Author Avatar



Share post:

Sexual Assault 2nd Degree CT

A person may be charged with sexual assault 2nd degree ct if he or she touches or invades another’s intimate body parts. A skilled criminal defense attorney could help a defendant build a strong defense depending on the specifics of the case.

First-degree sexual assault crimes and those committed against minors typically carry the stiffest penalties a state can impose. Nonconsensual sexual encounters between adults are usually charged in the second degree when there is an imbalance of power.


The penalties for sexual assault vary widely, depending on the severity of the crime and the circumstances surrounding it. Generally speaking, sexual penetration of the victim’s body or attacks on children are classified as first-degree crimes and receive the stiffest prison sentences possible under state law.

Second-degree sexual assault cases involve adults who cannot give consent due to physical or mental incapacities or because of an imbalance of power between the perpetrator and victim. This imbalance can be created through threats, blackmail, coercion, manipulation or even the use of a dangerous weapon.

Third-degree sexual assault involves any non-consensual touching or contact with a person’s genital area, anal area, buttocks or breasts. It also includes groping and any other type of sexual contact short of intercourse. These crimes are considered Class C felonies in Connecticut. The lawyers at Ringstrom DeKrey have years of experience defending clients charged with these offenses. In addition to prison time, a conviction results in sex offender probation and registration.


A sexual assault lawyer in Connecticut can help build a defense based on the unique circumstances of an individual’s case. The second degree of sexual assault is defined by Connecticut General Statutes SS 53a-71 and can occur when an individual takes advantage of a power imbalance to engage in nonconsensual sexual contact or intercourse with someone. This could include situations involving teachers and students, coaches and players or doctors and patients.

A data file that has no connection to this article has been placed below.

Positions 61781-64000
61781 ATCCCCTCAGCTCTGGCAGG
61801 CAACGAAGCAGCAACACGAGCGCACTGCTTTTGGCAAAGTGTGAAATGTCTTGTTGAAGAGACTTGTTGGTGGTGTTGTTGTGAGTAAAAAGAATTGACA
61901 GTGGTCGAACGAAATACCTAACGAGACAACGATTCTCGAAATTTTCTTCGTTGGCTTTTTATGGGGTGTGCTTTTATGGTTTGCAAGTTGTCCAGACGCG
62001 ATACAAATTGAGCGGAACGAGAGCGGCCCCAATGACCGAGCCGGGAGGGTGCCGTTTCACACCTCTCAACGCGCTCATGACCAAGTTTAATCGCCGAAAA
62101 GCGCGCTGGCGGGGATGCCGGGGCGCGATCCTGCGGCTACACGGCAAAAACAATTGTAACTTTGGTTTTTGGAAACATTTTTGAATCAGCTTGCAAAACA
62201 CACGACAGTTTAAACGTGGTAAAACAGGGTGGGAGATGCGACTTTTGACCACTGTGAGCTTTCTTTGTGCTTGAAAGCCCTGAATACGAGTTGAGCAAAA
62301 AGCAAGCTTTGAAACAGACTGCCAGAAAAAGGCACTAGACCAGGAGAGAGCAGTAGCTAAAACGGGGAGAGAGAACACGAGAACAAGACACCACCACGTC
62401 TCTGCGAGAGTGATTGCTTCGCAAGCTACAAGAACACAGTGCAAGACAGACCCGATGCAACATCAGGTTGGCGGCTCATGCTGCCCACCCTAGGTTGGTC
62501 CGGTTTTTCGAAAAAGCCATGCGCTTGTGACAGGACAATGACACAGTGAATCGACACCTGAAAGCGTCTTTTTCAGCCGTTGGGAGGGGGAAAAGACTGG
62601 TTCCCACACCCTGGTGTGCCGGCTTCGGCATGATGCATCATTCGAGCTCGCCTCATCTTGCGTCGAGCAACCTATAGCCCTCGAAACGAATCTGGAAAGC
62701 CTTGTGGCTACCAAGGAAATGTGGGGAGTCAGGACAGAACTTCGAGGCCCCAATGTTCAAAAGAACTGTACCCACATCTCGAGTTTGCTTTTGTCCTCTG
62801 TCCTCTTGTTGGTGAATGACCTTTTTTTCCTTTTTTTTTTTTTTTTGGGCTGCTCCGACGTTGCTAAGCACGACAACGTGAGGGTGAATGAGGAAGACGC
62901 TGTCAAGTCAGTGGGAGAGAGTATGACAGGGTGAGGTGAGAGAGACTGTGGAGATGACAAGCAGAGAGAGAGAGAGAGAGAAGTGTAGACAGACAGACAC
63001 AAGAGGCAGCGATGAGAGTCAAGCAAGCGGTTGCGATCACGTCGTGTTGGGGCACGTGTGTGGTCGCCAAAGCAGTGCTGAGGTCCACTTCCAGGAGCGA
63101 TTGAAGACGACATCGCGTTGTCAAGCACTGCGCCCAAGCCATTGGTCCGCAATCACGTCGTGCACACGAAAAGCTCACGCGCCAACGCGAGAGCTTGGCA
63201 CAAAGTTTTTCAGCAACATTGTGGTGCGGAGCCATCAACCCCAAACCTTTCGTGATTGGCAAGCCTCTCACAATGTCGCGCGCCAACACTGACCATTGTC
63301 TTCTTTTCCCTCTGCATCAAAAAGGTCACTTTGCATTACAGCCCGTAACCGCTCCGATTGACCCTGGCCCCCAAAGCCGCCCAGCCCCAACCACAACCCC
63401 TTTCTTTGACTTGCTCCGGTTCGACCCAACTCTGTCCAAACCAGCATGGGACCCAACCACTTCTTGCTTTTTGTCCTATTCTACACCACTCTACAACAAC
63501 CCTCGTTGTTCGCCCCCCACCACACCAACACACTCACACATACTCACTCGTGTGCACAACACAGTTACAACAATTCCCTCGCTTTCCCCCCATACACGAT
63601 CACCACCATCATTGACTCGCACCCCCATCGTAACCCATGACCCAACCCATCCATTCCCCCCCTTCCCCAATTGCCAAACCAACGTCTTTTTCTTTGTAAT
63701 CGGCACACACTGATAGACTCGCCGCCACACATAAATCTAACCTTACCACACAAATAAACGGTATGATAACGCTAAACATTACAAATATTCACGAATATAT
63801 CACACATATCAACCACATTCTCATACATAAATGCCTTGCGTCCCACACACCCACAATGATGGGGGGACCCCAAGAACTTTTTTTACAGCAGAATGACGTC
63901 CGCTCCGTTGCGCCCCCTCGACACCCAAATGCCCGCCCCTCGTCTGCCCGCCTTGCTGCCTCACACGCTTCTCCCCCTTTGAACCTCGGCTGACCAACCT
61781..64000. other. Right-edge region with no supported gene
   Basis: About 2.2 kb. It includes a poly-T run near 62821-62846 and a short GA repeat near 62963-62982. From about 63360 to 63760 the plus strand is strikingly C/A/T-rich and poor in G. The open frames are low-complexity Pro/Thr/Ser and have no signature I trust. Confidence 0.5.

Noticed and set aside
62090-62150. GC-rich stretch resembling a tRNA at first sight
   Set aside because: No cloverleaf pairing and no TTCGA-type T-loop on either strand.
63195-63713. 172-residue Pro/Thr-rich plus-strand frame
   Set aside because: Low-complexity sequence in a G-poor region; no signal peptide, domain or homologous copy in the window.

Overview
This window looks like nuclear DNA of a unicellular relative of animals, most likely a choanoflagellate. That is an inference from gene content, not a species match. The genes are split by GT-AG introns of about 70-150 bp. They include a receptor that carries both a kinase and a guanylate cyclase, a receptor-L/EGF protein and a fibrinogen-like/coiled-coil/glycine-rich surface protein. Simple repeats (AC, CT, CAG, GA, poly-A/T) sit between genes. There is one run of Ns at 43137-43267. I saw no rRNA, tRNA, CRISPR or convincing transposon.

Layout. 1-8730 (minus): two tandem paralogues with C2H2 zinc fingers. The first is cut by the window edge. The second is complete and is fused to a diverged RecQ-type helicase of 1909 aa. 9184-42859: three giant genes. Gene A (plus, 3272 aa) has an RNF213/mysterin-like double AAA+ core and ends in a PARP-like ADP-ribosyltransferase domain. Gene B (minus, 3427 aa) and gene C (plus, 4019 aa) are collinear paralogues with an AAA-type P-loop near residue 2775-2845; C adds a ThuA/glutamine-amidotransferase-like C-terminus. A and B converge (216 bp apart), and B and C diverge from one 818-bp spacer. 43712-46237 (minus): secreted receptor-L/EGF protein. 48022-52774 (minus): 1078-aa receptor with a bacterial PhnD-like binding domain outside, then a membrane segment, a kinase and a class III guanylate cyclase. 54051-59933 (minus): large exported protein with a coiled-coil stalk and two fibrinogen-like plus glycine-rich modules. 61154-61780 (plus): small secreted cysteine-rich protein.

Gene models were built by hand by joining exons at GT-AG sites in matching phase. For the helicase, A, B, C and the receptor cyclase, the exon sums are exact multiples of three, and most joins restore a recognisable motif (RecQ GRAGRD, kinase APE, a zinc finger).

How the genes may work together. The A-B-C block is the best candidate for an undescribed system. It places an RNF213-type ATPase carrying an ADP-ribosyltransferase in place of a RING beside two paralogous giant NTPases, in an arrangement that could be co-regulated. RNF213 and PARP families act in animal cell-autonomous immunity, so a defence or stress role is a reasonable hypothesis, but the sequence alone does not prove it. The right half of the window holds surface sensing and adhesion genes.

A common defense involves a lack of intent. If a lawyer can prove that an incident of sexual contact did not have the purpose of sexual gratification it could result in a dismissal of all charges.

Other potential defenses include a claim that the victim was unconscious or that force or violence was not used. Consent is not a valid defense in second-degree sexual assault cases, however, as individuals under the age of fourteen are unable to provide consent. An experienced attorney can explore the availability of a diversionary program in your case.

Statute of Limitations

The law establishes a period of time within which a victim may press charges against the perpetrator of a sexual assault. This is known as the statute of limitations and varies by state.

In Connecticut, for instance, a victim has five years from the time of an alleged sexual assault to notify the police department. However, the clock does not start ticking until the incident is reported and there are certain special circumstances that can extend this legal deadline.

For a defendant to be convicted of this crime, the state must prove each and every element beyond a reasonable doubt. This is a high standard and the accused needs to have an experienced attorney by their side.

Misdemeanor or Felony

There are different degrees of sexual assault in Connecticut, and which one you face depends on several factors. Whether you face a misdemeanor or felony charge, for example, depends on the relationship between you and the victim as well as the type of sex act performed and if it involves force or the threat of force.

Second degree sexual assault is a felony when the perpetrator is at least three years older than the victim and they engage in sexual contact, according to Conn. Gen. Stat. SS 53a-71. It is also a felony if the perpetrator has power over the victim, such as in a teacher/student or coach/player situation.

Fourth degree sexual assault, on the other hand, is a misdemeanor when the victim is over the age of 16 years old. It is also a misdemeanor when the accused contacts intimate parts of the victim, such as the genitals, inner thighs or buttocks. This is a common offense that can be committed by people who have no intent to cause sexual gratification or humiliation of the victim.

Rush back to the main page

Sexual Assault: Understanding and Supporting Survivors
Sexual Assault Vs Aggravated Sexual Assault: Understanding the Differences

Leave a Comment

Your email address will not be published. Required fields are marked *